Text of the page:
China is, of course, the worst case scenario, as detailed in Kai Strittmatter’s “We Have been Harmonized.” The author describes a scenario where the local police’s city ubiquitous CCTV-based surveillance system, equipped with facial recognition technology, is able to locate allowing officers to detain him in a matter of minutes in a test.

Something similar is coming to the cabins of cars. In-cabin sensors are increasingly being used to detect driver drowsiness. But the transition to camera-based systems is being pioneered for solutions such as General Motors’ Super Cruise driver assistance system – which uses camera-based monitoring to ensure driver vigilance when the hands-free driving function is activated.

The European New Car Assessment Program (Euro-NCAP) – Europe’s protocol for granting five-star safety ratings for new cars – will require driver monitoring systems beginning sometime after 2022. Like local privacy policies that have global influence, Euro-NCAP’s requirement will have a global impact.

What remains unclear is how consumers will react. In the past few years, consumers have “discovered” far more passive monitoring systems in their cars – such as Daimler’s in-dash coffee cup icon when one has been driving too long uninterrupted – but inward facing cameras is something new.

Seeing Machines, which provides in-cabin cameras for General Motors’ Super Cruise and for fleet operators, has been careful to note that its devices do not store video and that they neither transmit video nor are externally hackable. But cameras do represent both a privacy and a security vulnerability.

In its own research, Strategy Analytics has found a wide range of conflicting insights regarding consumer perceptions of privacy. Consumers have expressed concerns about protecting their privacy, but readily surrender that privacy when pressed by a manufacturer or service provider – somewhat more so in the U.S. than in the E.U.

Ironically, a global survey conducted by Strategy Analytics revealed that policies, such as the E.U.’s GDPR, have caused consumers to lower their privacy guard even further. Presumably the institution of the regulation instills a sense of security and safety rather than raising a sense of necessary vigilance.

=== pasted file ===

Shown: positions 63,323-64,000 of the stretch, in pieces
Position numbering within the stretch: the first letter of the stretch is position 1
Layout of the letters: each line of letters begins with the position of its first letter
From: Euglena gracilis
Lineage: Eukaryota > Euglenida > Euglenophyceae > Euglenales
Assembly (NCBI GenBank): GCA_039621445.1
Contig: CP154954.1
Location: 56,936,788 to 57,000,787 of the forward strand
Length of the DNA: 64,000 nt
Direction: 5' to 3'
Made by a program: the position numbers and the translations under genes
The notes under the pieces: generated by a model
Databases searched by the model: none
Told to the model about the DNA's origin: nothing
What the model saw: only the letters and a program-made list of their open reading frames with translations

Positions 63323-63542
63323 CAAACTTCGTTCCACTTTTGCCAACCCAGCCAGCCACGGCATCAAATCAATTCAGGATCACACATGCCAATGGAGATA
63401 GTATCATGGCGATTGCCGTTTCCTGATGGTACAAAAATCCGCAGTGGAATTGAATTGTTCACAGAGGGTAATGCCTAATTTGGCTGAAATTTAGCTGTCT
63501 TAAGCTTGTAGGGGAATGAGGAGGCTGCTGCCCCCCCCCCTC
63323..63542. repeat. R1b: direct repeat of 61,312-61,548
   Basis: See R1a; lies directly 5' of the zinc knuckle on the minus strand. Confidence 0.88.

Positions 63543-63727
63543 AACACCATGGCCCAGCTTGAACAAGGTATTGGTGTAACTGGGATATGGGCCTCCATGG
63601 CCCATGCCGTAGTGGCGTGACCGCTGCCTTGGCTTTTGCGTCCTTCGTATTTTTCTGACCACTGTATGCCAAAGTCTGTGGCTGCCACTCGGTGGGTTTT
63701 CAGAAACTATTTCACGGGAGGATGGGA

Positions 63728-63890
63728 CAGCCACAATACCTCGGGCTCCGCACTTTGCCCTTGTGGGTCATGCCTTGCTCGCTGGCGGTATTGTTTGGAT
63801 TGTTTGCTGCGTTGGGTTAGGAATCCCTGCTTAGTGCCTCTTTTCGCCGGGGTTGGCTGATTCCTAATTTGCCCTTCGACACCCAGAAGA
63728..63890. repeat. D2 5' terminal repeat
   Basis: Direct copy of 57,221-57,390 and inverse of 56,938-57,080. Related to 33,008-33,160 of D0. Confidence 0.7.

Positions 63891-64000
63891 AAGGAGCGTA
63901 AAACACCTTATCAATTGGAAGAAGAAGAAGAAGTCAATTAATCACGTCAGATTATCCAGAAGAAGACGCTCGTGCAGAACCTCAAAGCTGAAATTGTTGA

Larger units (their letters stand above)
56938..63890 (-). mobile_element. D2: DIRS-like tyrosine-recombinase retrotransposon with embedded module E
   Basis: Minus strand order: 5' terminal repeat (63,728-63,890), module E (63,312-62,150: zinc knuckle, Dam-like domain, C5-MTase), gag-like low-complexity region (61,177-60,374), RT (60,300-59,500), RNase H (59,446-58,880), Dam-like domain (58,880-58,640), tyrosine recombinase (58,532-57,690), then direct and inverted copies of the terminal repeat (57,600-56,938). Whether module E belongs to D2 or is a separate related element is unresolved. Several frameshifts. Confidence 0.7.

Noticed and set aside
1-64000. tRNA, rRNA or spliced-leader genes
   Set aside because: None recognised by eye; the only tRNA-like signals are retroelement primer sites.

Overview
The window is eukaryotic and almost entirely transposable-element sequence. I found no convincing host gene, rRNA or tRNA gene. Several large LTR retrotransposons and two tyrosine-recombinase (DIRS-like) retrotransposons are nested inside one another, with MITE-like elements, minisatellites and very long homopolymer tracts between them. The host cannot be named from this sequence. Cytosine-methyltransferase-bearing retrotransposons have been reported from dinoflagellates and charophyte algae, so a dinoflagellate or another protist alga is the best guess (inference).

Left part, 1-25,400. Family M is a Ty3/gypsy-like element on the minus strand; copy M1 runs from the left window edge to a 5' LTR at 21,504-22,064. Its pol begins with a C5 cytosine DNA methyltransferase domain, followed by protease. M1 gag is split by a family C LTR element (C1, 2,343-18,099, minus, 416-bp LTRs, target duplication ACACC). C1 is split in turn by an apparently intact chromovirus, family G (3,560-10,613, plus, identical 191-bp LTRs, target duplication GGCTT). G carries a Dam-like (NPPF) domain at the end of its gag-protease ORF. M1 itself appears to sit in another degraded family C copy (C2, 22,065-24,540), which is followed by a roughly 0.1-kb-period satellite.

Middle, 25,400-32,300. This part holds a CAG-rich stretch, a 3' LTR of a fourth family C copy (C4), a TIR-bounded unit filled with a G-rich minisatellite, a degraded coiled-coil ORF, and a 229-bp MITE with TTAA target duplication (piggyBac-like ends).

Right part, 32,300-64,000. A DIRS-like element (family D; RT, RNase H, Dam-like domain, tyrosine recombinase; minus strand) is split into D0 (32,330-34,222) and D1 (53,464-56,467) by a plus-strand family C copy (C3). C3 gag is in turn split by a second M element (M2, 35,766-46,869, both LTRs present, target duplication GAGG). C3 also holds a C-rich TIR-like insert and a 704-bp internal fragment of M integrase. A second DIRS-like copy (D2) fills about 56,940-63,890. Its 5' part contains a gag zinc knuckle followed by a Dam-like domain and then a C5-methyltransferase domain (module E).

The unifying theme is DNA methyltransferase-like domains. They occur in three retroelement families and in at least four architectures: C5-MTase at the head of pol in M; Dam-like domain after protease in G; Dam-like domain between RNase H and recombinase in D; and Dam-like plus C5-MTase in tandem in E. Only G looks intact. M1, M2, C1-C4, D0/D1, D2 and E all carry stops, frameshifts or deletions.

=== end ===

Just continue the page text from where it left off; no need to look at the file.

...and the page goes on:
Not all consumers are so sanguine. An Amazon driver recently created headlines when he quit as a result of the company’s deployment of Netradyne four-camera vehicle monitoring systems. Thomson Reuters quoted the man: “It was both a privacy violation, and a breach of trust, and I was not going to stand for it.”

It may well be that the price of access to semi-autonomous vehicle functions, like GM’s Super Cruise, will be a loss of consumer privacy manifest in cabin-mounted cameras. Car makers will surely promise not to store or transmit sensitive data, but the best consumers may be able to hope for is to have fun sending selfies while driving. That sounds like a reasonable tradeoff, right?

There is a bit of good news from Strategy Analytics research. In a world increasingly bereft of privacy protections in spite of new regulations, car makers stand out in the minds of consumers. According to Strategy Analytics research: “Though consumers have mixed feelings about trusting telecom and tech-centric hardware and software firms with their data, this concern clearly does not extend to automakers.” Time will tell whether auto makers can preserve this perception as they flirt with invasive monitoring technologies.

Consumers and the Data Trust Gaps Between Automakers and Big Tech

Data Privacy: Lack of Knowledge, Resignation, and Unfounded Confidence 

Survey Highlights Privacy Paradox